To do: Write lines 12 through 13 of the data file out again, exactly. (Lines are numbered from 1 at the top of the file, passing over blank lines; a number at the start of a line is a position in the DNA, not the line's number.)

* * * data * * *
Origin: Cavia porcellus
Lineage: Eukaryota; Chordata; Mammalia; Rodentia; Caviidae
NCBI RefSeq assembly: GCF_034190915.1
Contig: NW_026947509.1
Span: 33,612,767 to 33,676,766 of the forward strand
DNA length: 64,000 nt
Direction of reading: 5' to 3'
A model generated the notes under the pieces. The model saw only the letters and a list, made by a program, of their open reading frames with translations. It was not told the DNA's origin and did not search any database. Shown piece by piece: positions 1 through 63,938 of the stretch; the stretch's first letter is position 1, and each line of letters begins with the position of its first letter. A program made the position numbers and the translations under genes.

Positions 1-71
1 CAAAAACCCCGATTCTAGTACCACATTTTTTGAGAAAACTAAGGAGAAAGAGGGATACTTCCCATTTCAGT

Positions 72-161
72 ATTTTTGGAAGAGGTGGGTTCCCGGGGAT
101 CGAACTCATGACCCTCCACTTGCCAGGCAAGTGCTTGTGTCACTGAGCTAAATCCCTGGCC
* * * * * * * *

72 ATTTTTGGAAGAGGTGGGTTCCCGGGGAT
101 CGAACTCATGACCCTCCACTTGCCAGGCAAGTGCTTGTGTCACTGAGCTAAATCCCTGGCC